3. Protecting Ethics and Elections
Question as it will appear on the ballot:
Constitutional amendment to establish an eight-member Bipartisan Board of Ethics and Elections Enforcement in the Constitution to administer ethics and elections law.
[ ] For [ ] Against
North Carolina currently has a nine-member Bipartisan Board of Ethics and Elections that is responsible for enforcing ethics and election laws. Currently, the Governor appoints eight of the nine members of this board from nominees provided by the two largest political parties (4 Democrats and 4 Republicans). The Governor also appoints the ninth member, who is unaffiliated, from nominees provided by the other eight members.
This amendment would reduce the board to only eight members, four from the two largest political parties (4 Republicans and 4 Democrats), and eliminating a ninth member. Republican and Democratic leaders in the legislature would nominate potential members of the board. The Governor would then choose eight members from the nominees provided by these Majority and Minority party legislative leaders and create a board of 4 Democrats and 4 Republicans.
Opponents of the amendment argue that a board made up of only eight members, 4 Democrats and 4 Republicans, is all but certain to result in partisan gridlock, negatively impacting such important matters as access to the polls. Gridlock on this board could also adversely affect other matters over which it has authority, such as elections, lobbying reporting and registration, and ethics enforcement.
Proponents of the amendment argue it is the best means for making the board bipartisan. Appointment of a ninth member on the board essentially permits the Governor to tip the scales of power, providing the Governor and his party with undue influence over critical decisions concerning elections and ethics. A ninth member also creates a scenario which potentially puts that member in control of much, if not all, of the Board’s decisions. The amendment still allows a sitting Governor, whether Republican or Democrat, to choose its eight members, but the amendment would work to restrict partisanship, helping ensure the board’s independence and objectivity. Even though disputes may sometimes result in a tie vote, gridlock works against both parties, and, therefore, forces them into making bipartisan decisions. North Carolina’s Legislative Ethics Committee provides a model and is equally divided by political party.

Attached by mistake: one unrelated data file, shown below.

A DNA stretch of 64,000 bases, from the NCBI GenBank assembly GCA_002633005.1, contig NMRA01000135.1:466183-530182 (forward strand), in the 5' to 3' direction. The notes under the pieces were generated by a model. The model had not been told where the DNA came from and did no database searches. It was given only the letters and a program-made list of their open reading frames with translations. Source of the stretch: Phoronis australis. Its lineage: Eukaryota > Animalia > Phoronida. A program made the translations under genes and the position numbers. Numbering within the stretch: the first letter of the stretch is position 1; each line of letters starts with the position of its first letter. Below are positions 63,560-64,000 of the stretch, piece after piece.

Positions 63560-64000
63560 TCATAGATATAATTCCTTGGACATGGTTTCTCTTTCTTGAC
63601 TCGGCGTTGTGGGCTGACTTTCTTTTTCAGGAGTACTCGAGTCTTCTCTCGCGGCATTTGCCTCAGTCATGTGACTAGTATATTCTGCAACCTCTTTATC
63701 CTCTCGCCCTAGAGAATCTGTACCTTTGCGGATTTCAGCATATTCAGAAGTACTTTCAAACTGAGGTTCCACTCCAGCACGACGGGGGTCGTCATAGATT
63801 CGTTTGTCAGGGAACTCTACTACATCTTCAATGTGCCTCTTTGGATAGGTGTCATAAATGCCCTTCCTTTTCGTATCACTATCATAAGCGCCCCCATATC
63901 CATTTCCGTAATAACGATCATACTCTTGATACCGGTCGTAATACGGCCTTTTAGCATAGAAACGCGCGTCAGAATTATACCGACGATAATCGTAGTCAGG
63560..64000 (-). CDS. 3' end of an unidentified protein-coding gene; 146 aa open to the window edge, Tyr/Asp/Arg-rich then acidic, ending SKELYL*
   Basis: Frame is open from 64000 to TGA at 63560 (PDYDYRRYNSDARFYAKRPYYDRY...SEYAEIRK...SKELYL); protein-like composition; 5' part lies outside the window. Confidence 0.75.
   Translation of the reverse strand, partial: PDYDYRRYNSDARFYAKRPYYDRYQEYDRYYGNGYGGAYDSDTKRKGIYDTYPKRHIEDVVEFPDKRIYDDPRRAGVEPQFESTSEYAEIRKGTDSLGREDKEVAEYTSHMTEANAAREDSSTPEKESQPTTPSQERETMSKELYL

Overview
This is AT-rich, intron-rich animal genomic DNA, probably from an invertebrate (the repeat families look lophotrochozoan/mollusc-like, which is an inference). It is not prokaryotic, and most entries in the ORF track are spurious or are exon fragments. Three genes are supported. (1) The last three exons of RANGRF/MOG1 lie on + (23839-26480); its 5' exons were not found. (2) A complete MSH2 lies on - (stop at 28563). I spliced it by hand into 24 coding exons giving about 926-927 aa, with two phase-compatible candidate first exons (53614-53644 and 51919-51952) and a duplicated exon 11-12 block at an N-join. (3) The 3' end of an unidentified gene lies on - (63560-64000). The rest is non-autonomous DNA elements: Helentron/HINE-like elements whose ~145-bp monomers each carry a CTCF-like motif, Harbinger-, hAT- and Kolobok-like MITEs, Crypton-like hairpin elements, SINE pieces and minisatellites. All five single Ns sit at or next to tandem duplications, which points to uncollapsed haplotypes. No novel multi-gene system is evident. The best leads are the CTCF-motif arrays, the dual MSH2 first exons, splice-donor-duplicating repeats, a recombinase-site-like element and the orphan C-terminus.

Christian Action League Position:
The Christian Action League agrees a Board tasked with the responsibility to oversee the way elections are administered throughout the state’s counties, one that must act judiciously when irregularities become apparent, should as much as possible, be free from the policy preferences of the Governor or any one political party. Furthermore, the administration of ethics must be stringently fair, independent, and objective. This amendment works to balance power and produce an impartial process.
Therefore, the Christian Action League supports this amendment.